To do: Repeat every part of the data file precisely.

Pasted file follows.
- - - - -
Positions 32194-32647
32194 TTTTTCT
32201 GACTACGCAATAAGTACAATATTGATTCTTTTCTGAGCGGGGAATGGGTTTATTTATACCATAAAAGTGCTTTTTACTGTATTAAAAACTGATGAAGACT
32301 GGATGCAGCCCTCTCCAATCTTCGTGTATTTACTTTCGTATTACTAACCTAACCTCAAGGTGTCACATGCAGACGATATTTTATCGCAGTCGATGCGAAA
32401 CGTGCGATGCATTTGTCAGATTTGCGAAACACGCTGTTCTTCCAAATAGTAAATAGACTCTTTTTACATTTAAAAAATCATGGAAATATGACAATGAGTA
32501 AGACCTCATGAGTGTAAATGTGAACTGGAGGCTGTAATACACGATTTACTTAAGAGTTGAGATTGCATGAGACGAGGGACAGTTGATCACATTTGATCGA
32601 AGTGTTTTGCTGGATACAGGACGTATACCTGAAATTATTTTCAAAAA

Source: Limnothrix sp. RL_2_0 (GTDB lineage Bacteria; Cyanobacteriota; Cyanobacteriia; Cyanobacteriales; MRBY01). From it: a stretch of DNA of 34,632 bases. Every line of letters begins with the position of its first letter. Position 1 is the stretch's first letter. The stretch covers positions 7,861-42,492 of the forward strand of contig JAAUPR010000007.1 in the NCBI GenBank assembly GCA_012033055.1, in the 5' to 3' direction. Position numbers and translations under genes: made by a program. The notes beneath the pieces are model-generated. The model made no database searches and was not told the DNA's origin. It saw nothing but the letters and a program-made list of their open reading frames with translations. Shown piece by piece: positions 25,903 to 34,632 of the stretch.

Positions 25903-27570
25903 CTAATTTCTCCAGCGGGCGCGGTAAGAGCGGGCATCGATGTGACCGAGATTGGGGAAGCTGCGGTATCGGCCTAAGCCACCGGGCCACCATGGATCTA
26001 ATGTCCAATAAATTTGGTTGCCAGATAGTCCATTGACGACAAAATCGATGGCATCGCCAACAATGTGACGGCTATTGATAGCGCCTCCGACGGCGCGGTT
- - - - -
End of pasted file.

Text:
Positions 32194-32647
32194 TTTTTCT
32201 GACTACGCAATAAGTACAATATTGATTCTTTTCTGAGCGGGGAATGGGTTTATTTATACCATAAAAGTGCTTTTTACTGTATTAAAAACTGATGAAGACT
32301 GGATGCAGCCCTCTCCAATCTTCGTGTATTTACTTTCGTATTACTAACCTAACCTCAAGGTGTCACATGCAGACGATATTTTATCGCAGTCGATGCGAAA
32401 CGTGCGATGCATTTGTCAGATTTGCGAAACACGCTGTTCTTCCAAATAGTAAATAGACTCTTTTTACATTTAAAAAATCATGGAAATATGACAATGAGTA
32501 AGACCTCATGAGTGTAAATGTGAACTGGAGGCTGTAATACACGATTTACTTAAGAGTTGAGATTGCATGAGACGAGGGACAGTTGATCACATTTGATCGA
32601 AGTGTTTTGCTGGATACAGGACGTATACCTGAAATTATTTTCAAAAA

Source: Limnothrix sp. RL_2_0 (GTDB lineage Bacteria; Cyanobacteriota; Cyanobacteriia; Cyanobacteriales; MRBY01). From it: a stretch of DNA of 34,632 bases. Every line of letters begins with the position of its first letter. Position 1 is the stretch's first letter. The stretch covers positions 7,861-42,492 of the forward strand of contig JAAUPR010000007.1 in the NCBI GenBank assembly GCA_012033055.1, in the 5' to 3' direction. Position numbers and translations under genes: made by a program. The notes beneath the pieces are model-generated. The model made no database searches and was not told the DNA's origin. It saw nothing but the letters and a program-made list of their open reading frames with translations. Shown piece by piece: positions 25,903 to 34,632 of the stretch.

Positions 25903-27570
25903 CTAATTTCTCCAGCGGGCGCGGTAAGAGCGGGCATCGATGTGACCGAGATTGGGGAAGCTGCGGTATCGGCCTAAGCCACCGGGCCACCATGGATCTA
26001 ATGTCCAATAAATTTGGTTGCCAGATAGTCCATTGACGACAAAATCGATGGCATCGCCAACAATGTGACGGCTATTGATAGCGCCTCCGACGGCGCGGTT